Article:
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Gene Review

Enpp2  -  ectonucleotide pyrophosphatase/phosphodies...

Mus musculus

Synonyms: ATX, Autotaxin, E-NPP 2, Ectonucleotide pyrophosphatase/phosphodiesterase family member 2, Extracellular lysophospholipase D, ...
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Disease relevance of Enpp2

  • Up-regulations of ATX expression with adipocyte differentiation and genetic obesity suggest a possible involvement of this released protein in the development of adipose tissue and obesity-associated pathologies [1].
  • These findings provide novel insights into understanding the functions of ATX as a key regulator of bioactive phospholipids and suggest interventions to correct dysfunction in conditions of tumor cell growth and metastasis [2].
  • Furthermore, at E8.5, ATX-deficient embryos showed allantois malformation, neural tube defects, and asymmetric headfolds [3].
  • A circulating thymic factor (FTS) is able to restore the contact sensitivity response to DNFB when injected 3 to 9 weeks after ATX but not 16 weeks later [4].
  • Autotaxin (ATX) is a tumor cell motility-stimulating factor originally isolated from melanoma cell supernatant that has been implicated in regulation of invasive and metastatic properties of cancer cells [5].
  • These results identify a novel pathway in which LPA production by autotaxin/lysoPLD regulates murine hemostasis and thrombosis and suggest that binding of autotaxin/lysoPLD to activated platelets may provide a mechanism to localize LPA production [6].

High impact information on Enpp2


Chemical compound and disease context of Enpp2


Biological context of Enpp2

  • Differentiation-dependent up-regulation of ATX expression was also observed in a primary culture of mouse preadipocytes [1].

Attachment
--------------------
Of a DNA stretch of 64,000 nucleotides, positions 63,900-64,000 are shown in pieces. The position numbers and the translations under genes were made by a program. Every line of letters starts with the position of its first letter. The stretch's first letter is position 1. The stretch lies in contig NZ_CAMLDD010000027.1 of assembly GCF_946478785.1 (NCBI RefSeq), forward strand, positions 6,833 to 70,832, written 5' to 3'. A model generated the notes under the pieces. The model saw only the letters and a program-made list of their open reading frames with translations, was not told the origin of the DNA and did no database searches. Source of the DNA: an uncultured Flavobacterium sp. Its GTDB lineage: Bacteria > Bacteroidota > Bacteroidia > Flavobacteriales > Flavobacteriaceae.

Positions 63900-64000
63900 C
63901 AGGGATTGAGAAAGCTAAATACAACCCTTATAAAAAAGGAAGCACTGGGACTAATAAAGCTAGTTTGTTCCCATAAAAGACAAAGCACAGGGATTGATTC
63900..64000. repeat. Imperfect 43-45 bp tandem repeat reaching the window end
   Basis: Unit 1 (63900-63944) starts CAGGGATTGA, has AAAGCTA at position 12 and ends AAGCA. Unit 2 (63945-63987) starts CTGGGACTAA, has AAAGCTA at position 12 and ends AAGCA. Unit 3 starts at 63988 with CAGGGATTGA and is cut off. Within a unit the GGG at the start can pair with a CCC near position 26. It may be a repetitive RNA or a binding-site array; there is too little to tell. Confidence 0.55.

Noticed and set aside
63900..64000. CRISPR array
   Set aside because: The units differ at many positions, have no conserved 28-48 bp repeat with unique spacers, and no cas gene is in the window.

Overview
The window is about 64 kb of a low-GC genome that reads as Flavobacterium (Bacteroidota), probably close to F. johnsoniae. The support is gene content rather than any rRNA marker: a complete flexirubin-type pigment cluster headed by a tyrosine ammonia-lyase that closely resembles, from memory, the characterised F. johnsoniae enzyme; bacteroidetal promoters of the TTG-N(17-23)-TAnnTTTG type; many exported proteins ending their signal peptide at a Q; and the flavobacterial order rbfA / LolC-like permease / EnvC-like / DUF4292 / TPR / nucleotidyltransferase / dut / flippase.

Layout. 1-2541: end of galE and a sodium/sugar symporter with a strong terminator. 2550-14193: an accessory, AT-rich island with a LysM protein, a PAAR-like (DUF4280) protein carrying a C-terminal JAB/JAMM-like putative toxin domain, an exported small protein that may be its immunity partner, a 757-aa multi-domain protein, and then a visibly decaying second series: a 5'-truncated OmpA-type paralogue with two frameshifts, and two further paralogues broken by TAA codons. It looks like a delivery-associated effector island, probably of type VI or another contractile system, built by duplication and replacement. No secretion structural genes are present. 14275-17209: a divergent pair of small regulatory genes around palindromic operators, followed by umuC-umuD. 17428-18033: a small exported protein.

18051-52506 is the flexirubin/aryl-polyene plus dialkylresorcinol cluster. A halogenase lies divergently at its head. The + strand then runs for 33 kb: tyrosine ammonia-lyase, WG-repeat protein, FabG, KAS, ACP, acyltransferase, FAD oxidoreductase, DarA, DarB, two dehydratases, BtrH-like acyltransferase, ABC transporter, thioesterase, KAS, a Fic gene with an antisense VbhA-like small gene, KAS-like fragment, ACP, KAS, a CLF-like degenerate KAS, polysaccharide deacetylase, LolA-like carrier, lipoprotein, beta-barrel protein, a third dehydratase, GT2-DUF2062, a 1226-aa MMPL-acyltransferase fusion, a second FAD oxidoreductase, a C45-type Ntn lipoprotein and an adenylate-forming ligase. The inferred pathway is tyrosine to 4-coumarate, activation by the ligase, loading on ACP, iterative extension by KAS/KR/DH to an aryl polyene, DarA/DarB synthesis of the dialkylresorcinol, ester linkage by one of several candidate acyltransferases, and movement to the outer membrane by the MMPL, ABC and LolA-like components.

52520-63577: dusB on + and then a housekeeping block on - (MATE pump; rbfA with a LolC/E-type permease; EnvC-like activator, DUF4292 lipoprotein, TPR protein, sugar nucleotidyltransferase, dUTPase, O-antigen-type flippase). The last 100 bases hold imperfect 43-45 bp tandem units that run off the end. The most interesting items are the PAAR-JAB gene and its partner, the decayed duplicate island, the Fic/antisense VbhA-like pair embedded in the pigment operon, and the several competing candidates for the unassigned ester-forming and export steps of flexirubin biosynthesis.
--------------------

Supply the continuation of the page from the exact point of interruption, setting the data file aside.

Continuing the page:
• Treatment of 3T3F442A-preadipocytes with concentrated conditioned medium from ATX-expressing COS-7 cells led to an increase in cell number as compared with concentrated conditioned medium from ATX non-expressing COS-7 cells [1].
  • Localization of murine ATX was first observed in the floor plate of the neural tube at day 9.5 of mouse embryonic development [9].
  • One HEF was from intron 2 of Enpp2, a gene highly upregulated in these cells and has been implicated in cell motility [10].
  • Using Enpp2 as a candidate direct target, we identified three additional HEFs upstream of the transcription start site [10].

Anatomical context of Enpp2

  • In situ hybridization (ISH) validated microarray data and it also showed that Fox M1, cyclin D2, and CDK4 were highly expressed in CNS germinal zones and ectonucleotide pyrophosphatase/phosphodiesterase 2 (Enpp2) was highly expressed in choroid plexus where stem/progenitor cells are possibly located [11].
  • ATX mRNA expression was highly up-regulated during adipocyte differentiation of 3T3F442A-preadipocytes [1].
  • To delineate a potential role for ATX in osteo-/chondrogenic development, its expression pattern during murine embryogenesis was examined in comparison with Col1a1 and Col2a1, a marker either of osteoblast, odontoblast and tendon or of chondrocyte development, respectively [9].